For anyone who’s been watching the 2021 Boston mayoral race closely, Kim Janey’s announcement that she’s joining the contest was no surprise. Ever since Janey became acting mayor on March 22— as city-council president, she automatically took over when former Mayor Marty Walsh resigned — she’s sent strong signals that she wants to run the city on a permanent basis. Among other things, Janey has not been shy about fundraising and worked to ditch the “acting” asterisk, even though Boston’s city charter clearly identifies that as her current role.
Still, Janey’s announcement is a major inflection point. After two weeks in which she was celebrated locally and nationally as the first woman and person of color to lead Boston, she now becomes the most recent entry in a six-person field. That, in turn, could change the way the press and her political rivals engage with her — though right now, the other candidates still seem to be weighing how to respond to Janey’s political honeymoon and pseudo-incumbency.
Case in point: at-large City Councilor Michelle Wu, who announced her own mayoral candidacy back in September 2020, before any other candidate and when it still seemed likely Walsh would seek reelection this fall. When Janey first became acting mayor, Wu tweeted her congratulations on that historic accomplishment — omitting the “acting” label and saying she looked forward to working with Janey during a critical period.
On Tuesday, after Janey announced her candidacy, Wu spoke of history again. This time, though, she focused on the mayoral field as a whole, casting Janey as one part of a pathbreaking group of equals.
“I’m excited to see this field of historic candidates representing Boston’s diversity and a huge range of expertise and talent and qualifications,” Wu said.
Asked how she’ll campaign against a rival who’s effectively asserted that she already has the job, Wu offered a measured response, focusing on her own campaign rather than the transitional nature of Janey’s role.
“I was the first candidate to jump into this race, in a very different political situation then,” Wu said. “What I’ll say is, whether there’s a two-term incumbent or a two-month incumbent in this field, it doesn’t change how we run our campaign. We’re focused on organizing in every neighborhood, with the strongest track record and the boldest ideas. We’re building a multigenerational, multicultural, multiracial coalition to meet this moment in Boston.”
John Barros, who served as Walsh’s economic-development chief, also seems to be calculating how forcefully to engage Janey. On Monday, when Janey unveiled a new Boston tourism campaign aimed at highlighting the city’s neighborhoods of color, Barros tweeted that he designed the campaign in question — implying that Janey was taking credit where none was due.
After Janey’s announcement, though, Barros — like Wu — hailed Janey as part of a trailblazing group, saying, “I’m proud to be in a field of such diverse candidates. It says a lot about our city. It says a lot about how far Boston has come.”
Asked how he’ll run against a candidate who’s portraying herself as the de facto incumbent, even though she hasn’t yet been elected, Barros, too, focused on his own campaign instead.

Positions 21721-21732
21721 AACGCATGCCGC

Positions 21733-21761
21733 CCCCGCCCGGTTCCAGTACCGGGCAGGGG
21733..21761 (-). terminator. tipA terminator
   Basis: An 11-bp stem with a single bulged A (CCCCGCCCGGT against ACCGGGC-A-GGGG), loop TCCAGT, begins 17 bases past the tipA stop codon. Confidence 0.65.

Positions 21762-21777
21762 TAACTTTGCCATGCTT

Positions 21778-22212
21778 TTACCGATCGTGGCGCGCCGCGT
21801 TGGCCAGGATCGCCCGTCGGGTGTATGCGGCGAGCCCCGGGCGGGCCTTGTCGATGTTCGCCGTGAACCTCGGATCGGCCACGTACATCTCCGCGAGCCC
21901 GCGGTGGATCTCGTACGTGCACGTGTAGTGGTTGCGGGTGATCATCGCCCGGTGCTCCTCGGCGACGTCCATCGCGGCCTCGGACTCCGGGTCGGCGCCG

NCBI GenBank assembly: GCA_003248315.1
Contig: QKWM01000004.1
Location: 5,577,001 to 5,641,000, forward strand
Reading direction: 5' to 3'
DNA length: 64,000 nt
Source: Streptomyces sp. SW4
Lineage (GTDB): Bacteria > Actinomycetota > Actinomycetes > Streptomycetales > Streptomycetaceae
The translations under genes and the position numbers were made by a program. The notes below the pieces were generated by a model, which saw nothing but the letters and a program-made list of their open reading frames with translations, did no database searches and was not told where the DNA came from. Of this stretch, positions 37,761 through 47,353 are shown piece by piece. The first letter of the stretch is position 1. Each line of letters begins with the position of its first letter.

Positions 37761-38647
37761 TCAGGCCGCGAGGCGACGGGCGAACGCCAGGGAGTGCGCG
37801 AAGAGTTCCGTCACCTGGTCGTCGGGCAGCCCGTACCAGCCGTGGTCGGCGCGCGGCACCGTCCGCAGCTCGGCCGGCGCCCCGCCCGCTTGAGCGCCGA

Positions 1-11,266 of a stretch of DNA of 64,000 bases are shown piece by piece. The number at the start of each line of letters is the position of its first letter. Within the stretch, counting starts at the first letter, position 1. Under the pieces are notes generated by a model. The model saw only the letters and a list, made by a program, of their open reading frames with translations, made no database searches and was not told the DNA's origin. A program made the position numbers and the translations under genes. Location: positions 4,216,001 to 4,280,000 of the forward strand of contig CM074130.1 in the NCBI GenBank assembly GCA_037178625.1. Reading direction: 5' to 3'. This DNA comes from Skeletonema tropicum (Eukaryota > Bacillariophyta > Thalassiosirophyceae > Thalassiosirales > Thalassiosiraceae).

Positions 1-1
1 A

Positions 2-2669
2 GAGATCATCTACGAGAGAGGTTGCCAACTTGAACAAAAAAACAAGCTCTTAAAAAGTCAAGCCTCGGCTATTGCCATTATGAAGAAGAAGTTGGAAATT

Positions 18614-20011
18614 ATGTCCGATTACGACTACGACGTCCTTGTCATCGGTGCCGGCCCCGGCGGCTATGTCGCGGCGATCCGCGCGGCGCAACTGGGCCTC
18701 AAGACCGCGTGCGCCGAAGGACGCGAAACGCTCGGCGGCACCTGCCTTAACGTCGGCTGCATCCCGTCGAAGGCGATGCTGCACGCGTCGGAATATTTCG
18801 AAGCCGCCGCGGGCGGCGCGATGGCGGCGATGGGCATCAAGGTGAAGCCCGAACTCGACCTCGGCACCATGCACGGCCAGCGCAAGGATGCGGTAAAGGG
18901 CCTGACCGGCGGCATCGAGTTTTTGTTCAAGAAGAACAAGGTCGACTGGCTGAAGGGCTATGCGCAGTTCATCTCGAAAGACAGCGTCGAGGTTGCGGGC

“I run on my record,” Barros said, citing his leadership of the Dudley Street Neighborhood Initiative, his tenure on Boston’s school committee, and his work in the Walsh Administration. “I believe that that record stands on its own, and that that experience is the kind of experience that Boston needs today.”
District 4 City Councilor Andrea Campbell was the second candidate, after Wu, to enter the mayoral race, also in September 2020. Following Janey’s announcement, Campbell offered a brief word of welcome and then — almost immediately — shifted to the campaign pitch she’s been making for months.
“I congratulated my former council colleague on her decision to run — but for me, it was never about who was in the seat or who would get into this race,” Campbell said.
“I jumped into this race back in September because I knew the urgency and opportunity for new leadership that would not only bring our city together, but would be courageous enough to take on and confront our painful history of racism and division, and to do the really hard work of eradicating the inequities that exist in this city,” Campbell added. “And I still believe I am the best candidate to do just that.”
In a statement emailed by a spokesperson, state Rep. Jon Santiago, D - Suffolk, the fourth candidate to enter the race, said Janey “has made history for our city that we can all be proud of.”
“As we confront this urgent moment … the more voices we have at the table, the better,” he added.
When asked about the challenges of facing an acting mayor, Santiago said, "Throughout this campaign, we're going to have important conversations about how we write the next chapter of our Boston story. ... I'm excited to bring my own experiences as an ER physician, captain in the Army Reserve and as an advocate for Boston in the House of Representatives to that conversation."
At-large City Councilor Annissa Essabi George, who announced her candidacy in January, also provided a statement through a spokesperson, saying of Janey, “ I welcome her entry into the race. I’ve had the privilege of serving alongside her on the Boston City Council and know we share a deep love for the city of Boston and commitment to its future.”
Like her fellow candidates, Essaibi George chose not to directly address Janey’s electoral advantages, saying only, “As I have done since I announced … I will continue to make the case to this city that I’m the leader for this moment and run on my record, my experiences and my vision for a stronger, more just, more resilient Boston.”